Evidence boosters

Best Practice Guideline Implementation to Reduce Pain

Best Practice Guideline Implementation to Reduce Pain

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The purpose of this guideline is to provide evidence-based recommendations for nurses and other members of the interprofessional team who are assessing and managing people with the presence, or risk of, any type of pain.

One in five Canadians have moderate to severe persistent (chronic) pain, and have a lower quality of life compared to other chronic diseases. Chronic pain costs Canadians over $6 billion a year in direct health care which is more than the cost of HIV, cancer, and heart disease combined. The productivity costs due to sick time and job loss amount to $37 billion per year for Canada.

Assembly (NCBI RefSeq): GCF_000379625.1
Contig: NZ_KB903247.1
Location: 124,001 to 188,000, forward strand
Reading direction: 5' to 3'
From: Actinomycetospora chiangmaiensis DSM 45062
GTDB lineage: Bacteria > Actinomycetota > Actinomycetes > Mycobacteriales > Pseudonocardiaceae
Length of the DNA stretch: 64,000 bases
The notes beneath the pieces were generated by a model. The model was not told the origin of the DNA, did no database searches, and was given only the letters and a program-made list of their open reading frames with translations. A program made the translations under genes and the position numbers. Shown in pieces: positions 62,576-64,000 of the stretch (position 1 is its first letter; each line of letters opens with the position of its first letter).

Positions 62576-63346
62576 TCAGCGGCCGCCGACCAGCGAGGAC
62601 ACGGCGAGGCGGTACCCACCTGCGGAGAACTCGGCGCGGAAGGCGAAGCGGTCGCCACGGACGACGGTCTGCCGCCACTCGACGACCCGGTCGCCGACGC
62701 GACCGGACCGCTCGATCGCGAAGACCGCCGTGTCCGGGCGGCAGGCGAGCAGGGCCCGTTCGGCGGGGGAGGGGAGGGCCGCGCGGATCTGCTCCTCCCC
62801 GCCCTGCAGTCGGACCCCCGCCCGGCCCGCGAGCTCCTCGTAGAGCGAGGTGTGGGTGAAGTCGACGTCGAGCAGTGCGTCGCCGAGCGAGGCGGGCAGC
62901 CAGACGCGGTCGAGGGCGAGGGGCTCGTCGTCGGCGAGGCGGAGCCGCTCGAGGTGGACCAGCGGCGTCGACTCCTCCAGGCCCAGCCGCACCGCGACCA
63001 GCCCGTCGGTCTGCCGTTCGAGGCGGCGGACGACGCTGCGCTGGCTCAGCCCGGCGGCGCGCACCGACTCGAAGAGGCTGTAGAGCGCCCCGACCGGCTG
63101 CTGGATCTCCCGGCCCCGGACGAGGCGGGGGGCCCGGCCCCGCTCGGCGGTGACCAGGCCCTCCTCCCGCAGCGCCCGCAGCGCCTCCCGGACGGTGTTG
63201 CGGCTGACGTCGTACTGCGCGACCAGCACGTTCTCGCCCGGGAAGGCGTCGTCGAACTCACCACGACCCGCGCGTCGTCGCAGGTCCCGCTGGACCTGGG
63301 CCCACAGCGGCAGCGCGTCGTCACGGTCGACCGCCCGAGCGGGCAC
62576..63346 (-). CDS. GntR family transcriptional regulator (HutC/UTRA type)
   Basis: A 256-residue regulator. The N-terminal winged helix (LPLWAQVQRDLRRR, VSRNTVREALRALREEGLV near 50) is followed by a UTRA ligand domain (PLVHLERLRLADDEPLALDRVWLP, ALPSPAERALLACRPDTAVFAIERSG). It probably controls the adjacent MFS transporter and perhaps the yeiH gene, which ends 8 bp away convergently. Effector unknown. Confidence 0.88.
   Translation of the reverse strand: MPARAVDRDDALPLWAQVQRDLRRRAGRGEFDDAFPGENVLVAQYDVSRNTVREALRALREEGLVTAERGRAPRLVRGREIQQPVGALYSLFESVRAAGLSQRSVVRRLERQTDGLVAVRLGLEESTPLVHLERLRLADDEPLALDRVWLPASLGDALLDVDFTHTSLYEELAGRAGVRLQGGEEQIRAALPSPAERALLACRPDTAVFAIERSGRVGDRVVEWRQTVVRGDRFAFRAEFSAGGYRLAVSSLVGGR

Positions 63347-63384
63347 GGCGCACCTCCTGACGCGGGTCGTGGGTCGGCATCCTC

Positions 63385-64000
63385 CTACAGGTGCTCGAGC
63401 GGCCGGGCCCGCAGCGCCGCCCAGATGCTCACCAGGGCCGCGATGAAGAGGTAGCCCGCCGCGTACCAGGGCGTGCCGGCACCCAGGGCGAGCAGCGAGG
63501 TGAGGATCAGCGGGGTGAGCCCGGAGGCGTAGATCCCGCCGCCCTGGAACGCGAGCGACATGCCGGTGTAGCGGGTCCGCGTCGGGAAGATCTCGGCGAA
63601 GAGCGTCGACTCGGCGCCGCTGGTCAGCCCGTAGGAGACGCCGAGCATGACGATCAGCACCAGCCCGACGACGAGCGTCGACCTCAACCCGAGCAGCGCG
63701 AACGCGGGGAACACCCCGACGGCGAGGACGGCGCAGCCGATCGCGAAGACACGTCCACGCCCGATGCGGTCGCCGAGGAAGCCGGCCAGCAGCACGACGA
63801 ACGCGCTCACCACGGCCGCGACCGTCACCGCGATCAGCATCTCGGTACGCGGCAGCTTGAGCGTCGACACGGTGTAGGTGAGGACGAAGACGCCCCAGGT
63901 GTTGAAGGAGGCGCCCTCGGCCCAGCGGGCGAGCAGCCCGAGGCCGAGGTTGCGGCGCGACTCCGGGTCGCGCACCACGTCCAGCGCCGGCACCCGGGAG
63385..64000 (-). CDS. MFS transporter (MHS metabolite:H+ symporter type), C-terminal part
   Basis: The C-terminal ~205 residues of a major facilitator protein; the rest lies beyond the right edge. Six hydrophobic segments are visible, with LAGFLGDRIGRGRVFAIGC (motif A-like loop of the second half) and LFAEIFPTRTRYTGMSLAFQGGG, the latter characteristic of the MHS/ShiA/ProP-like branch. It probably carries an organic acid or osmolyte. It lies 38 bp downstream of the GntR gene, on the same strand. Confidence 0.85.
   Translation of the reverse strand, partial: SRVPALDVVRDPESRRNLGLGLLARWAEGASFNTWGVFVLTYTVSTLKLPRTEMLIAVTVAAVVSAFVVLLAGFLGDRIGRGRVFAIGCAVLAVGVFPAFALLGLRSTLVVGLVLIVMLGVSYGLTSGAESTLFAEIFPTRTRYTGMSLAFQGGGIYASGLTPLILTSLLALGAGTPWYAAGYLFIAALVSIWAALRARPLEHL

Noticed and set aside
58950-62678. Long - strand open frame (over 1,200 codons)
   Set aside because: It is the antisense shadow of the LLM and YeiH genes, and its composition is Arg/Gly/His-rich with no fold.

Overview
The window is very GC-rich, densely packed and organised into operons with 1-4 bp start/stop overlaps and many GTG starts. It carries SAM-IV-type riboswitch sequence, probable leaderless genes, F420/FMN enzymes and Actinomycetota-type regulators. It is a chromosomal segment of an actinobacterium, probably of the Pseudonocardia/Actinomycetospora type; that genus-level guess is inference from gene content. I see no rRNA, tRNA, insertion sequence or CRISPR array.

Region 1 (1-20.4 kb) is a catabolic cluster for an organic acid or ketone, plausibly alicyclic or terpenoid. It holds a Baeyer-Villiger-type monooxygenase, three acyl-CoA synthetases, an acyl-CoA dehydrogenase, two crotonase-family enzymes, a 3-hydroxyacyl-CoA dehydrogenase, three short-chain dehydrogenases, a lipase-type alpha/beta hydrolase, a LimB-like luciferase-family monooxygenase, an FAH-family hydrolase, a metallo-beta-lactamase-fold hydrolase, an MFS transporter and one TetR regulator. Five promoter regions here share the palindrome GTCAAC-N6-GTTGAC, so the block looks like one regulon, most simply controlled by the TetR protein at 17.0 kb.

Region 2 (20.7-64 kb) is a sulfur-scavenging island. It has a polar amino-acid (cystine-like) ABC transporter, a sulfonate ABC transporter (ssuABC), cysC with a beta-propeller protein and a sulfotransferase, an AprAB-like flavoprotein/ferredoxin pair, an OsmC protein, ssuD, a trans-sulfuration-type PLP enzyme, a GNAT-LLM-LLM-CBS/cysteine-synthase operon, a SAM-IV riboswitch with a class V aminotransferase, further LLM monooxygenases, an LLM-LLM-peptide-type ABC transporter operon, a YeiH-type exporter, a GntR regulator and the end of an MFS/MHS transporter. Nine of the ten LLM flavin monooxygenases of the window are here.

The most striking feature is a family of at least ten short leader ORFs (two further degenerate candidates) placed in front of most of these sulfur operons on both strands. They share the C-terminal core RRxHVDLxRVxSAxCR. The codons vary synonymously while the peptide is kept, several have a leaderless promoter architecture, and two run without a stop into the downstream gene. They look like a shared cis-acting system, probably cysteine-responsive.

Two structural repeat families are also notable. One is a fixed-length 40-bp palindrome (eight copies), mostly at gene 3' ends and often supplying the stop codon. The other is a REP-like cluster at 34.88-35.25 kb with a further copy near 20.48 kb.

Practice Changes

The Home Care BPSO implemented the BPG across the  organization and revised how client care assessments are conducted. Nurses conduct initial pain assessments which include standardized screening for pain. This helps to identify clients who need a pain management care plan. If pain is identified on admission, then an individualized  pain management care plan is developed and implemented and monitored by the interprofessional team, to support better pain control.

Since 2016, this Ontario LTC BPSO has undertaken several practice changes that include: pain assessment completed within 24 hours of admission, comfort care rounding implemented throughout the home, and hourly screening of residents for pain. The Pain Assessment IN Advanced Dementia (PAINAD) tool replaced the Abbey Pain Assessment Scale and now all LTC home staff use the PAINAD tool which is also integrated into the BPSO's documentation system. To bridge any communication gaps, a pamphlet was developed for residents and family regarding pain management. Education has improved communication  amongst the interprofessional team and increased uptake of the practice changes.